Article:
peace of mind among the solemn stone beams and under the carved wooden roof. Finish your trip at the LA State Historic Park inside Chinatown, where you can picnic near a pond while getting an amazing view of Downtown buildings.
Walking up the stairs at Walt Disney Concert Hall, you will see one of the arguably most beautiful places in the city—the Blue Ribbon Garden. Clothed in billowing steel curtains, the garden is covered with herbs, forage and edible flowers. The queen of plants in the garden is ‘A Rose for Lily,’ the famous rose-shaped stone fountain designed by Frank Gehry for Lillian Disney, with petals covered in thousands of pieces of tiles and porcelain. The garden also attracts folk musicians and pedestrians looking for more relatable music than the typical concerts. The garden is the place to go if you are looking for a picnic place or a quiet spot in the middle of Downtown.
Location: 111 S Grand Av, Los Angeles, CA, USA
As one of Los Angeles’ first neighborhoods, Carroll Avenue symbolizes the charm and romantic imagination of LA that attracted its initial settlers. The street, the 1300 block in particular, parades Victorian-style houses, many of which are listed as Los Angeles Historic-Cultural Monuments. The stately pastel-colored manors have housed famous people from the late 19th century, including merchant Aaron Phillips and LA’s first City Councilman Daniel Innes. Symbolists would say that the magnificent houses prophesy the glamorous celebrity culture at LA. It is thus only natural that Michael Jackson was drawn to the manors and shot the final scene of Thriller at 1345 Carroll Avenue.
Location: Carroll Avenue, Los Angeles, CA, USA
Los Angeles is the city with a spunky spirit to flaunt its cement walls. When you confront the Mondrian Wall at Artist & Craftsman Supply, you will be torn between the urge to stroke this no longer pretentious yet phenomenal piece of art, and the need to Instagram it from the other side of the street. The wall, as a part of a series of colorful walls in LA, shows you the genius of LA—channeling high art into pop culture to make space for selfies. It is not clear where the boundary between the grayish city streets and the colorful grids in Mondrian’s painting lies, nor can you tell whether you are located in the city that is turning into art, or whether art is encroaching into the city space and swallowing you.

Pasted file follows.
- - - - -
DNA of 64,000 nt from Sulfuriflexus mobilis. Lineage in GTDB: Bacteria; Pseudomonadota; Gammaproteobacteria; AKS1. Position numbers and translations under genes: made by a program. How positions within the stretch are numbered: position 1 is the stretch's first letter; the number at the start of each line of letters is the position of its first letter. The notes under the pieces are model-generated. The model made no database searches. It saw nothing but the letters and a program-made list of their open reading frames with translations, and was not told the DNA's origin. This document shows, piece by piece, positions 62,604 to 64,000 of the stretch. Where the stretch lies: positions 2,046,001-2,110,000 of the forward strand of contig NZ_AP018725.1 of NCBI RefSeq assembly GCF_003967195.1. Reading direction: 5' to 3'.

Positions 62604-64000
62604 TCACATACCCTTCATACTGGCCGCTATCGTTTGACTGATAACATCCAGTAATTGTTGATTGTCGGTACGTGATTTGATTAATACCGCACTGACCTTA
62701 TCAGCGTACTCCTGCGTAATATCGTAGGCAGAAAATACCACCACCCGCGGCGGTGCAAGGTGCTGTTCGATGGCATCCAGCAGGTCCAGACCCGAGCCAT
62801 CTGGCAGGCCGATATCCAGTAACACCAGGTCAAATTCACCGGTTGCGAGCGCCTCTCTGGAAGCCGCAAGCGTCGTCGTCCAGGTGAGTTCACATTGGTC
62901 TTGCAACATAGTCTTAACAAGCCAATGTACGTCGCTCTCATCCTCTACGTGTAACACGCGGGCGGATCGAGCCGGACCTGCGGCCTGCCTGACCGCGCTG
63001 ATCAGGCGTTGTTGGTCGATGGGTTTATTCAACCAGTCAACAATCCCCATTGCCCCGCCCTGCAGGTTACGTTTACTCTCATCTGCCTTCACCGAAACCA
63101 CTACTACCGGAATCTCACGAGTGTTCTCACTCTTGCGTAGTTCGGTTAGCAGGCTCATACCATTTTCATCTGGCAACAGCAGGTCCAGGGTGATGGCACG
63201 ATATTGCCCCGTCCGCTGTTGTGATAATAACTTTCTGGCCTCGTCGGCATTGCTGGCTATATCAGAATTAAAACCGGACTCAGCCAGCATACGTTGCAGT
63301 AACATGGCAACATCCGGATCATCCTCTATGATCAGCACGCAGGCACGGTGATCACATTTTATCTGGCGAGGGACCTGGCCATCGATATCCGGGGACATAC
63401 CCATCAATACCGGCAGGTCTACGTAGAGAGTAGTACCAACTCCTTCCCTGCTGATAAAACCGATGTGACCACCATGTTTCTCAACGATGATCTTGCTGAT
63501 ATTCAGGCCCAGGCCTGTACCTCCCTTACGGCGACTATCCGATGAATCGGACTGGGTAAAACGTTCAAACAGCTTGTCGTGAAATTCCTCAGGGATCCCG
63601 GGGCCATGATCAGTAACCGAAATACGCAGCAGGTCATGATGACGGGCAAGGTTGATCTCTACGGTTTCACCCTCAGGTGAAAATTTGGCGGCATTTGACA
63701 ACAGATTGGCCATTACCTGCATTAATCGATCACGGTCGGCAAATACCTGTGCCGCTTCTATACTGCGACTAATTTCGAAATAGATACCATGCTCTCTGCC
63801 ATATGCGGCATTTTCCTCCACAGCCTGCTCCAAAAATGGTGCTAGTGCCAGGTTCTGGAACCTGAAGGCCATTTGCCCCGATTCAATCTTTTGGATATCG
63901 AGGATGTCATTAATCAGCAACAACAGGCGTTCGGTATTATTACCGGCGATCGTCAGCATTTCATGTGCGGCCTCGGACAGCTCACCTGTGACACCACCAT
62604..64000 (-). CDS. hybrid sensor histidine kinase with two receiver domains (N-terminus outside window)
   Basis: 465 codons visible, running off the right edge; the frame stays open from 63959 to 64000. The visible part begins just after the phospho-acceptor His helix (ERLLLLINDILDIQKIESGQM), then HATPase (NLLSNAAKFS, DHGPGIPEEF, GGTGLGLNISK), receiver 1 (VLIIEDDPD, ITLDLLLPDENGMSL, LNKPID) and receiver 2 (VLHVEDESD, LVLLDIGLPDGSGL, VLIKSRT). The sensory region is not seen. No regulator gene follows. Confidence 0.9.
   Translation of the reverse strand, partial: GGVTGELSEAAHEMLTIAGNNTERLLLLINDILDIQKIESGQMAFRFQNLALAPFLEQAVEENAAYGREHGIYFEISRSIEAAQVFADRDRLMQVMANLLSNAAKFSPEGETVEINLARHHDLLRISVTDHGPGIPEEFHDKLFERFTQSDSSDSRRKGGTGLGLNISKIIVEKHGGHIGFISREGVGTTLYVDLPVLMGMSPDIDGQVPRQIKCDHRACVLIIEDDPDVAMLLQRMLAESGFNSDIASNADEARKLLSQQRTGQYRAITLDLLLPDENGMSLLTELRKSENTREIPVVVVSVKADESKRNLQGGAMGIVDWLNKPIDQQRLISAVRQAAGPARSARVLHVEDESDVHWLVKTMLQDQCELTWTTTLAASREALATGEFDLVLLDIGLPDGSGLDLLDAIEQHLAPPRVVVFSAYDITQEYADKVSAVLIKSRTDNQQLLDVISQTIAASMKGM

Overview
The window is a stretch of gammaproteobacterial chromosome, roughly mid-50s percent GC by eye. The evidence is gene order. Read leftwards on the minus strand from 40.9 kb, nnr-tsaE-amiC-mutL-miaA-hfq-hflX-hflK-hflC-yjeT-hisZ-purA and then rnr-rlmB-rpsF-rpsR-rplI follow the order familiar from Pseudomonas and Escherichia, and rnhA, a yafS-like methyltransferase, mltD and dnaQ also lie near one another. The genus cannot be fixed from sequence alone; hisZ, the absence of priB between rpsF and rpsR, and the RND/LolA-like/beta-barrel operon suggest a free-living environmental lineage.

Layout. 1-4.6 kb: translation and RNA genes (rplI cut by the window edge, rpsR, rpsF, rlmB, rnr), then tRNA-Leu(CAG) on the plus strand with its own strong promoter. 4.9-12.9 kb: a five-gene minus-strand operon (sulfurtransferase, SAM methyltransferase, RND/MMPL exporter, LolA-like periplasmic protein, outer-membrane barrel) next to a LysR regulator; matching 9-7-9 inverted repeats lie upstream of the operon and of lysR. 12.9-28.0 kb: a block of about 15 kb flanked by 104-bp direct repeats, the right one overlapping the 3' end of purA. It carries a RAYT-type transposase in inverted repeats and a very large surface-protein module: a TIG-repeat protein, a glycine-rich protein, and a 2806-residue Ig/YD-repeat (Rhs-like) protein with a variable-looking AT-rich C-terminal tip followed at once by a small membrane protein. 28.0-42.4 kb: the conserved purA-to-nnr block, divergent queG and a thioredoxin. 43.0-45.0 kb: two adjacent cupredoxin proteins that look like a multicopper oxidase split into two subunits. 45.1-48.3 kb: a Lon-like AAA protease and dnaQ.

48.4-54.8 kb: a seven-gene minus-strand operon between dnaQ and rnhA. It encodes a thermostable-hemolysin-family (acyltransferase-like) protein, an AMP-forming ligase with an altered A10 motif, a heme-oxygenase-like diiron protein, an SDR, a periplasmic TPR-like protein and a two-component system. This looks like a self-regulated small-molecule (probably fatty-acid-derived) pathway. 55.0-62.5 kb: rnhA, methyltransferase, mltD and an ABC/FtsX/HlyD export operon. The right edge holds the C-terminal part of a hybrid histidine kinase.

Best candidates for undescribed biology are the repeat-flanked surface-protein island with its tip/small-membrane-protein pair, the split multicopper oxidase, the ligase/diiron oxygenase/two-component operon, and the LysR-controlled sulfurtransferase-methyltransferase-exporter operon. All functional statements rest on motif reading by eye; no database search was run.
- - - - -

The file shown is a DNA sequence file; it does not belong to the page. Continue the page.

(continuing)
Highly representative of LA’s coastal fun, Venice Beach also supports a city resident’s love for people-watching and serendipitous purchases. It is Atlantic City for Angelenos, where common people come to load off and appreciate things they normally don’t see or do, like spending hours watching street artists’ performances or having their fortune told. Strutting down the famed Ocean Front Walk (or the Boardwalk), you will see boutique stores, henna tattoo parlors and specialty restaurants. The beach has been a darling to a century of filmmakers, and if you join in a walking tour, the guide will tell you all about legendary movies filmed on the beach such as Heat and White Men Can’t Jump, as well as other fun facts about the beach.
To grasp the sublimity of Los Angeles, take a drive on Mulholland Drive, the 21-mile tortuous road lying on the eastern Santa Monica Mountains and Hollywood Hills. The drive has mind-blowing views of Hollywood and San Fernando Valley, which you can take all in at the Hollywood Bowl Overlook and the Nancy Hoover Pohl Overlook. Hop on your bike and appreciate the city’s beauty at a distance. Go at night and you will see burgeoning city lights, perfect for a romantic getaway. The drive has mesmerized director David Lynch, whose 2001 film Mulholland Drive did the beauty of the highway and the view justice.
The pinnacle where two of LA’s largest streets, Sunset Boulevard and Santa Monica Boulevard, meet is a cultural scene not to be missed by flâneurs. The low-key, coral-colored buildings and the bohemian air have attracted street artists, musicians and writers, who like to hang out at the gourmet Intelligentsia Coffee. The junction is also known for its outspoken support for LGBT rights, having held one of the first protests in the nation against police harassment of gay bars. Cruising around the buildings, you will see an eclectic array of shops, including a Mexican restaurant, a military surplus store, a comic store and a general store that sells just about everything. A must-stop-by place is Pazza Gelato, which boasts artisan gelato all made from scratch, and daring flavors such as coconut curry and the Plain Venezuelan—velvety cholocalte gelato with a 72% cocoa content.
Location: 3916 Sunset Blvd, Los Angeles, CA, USA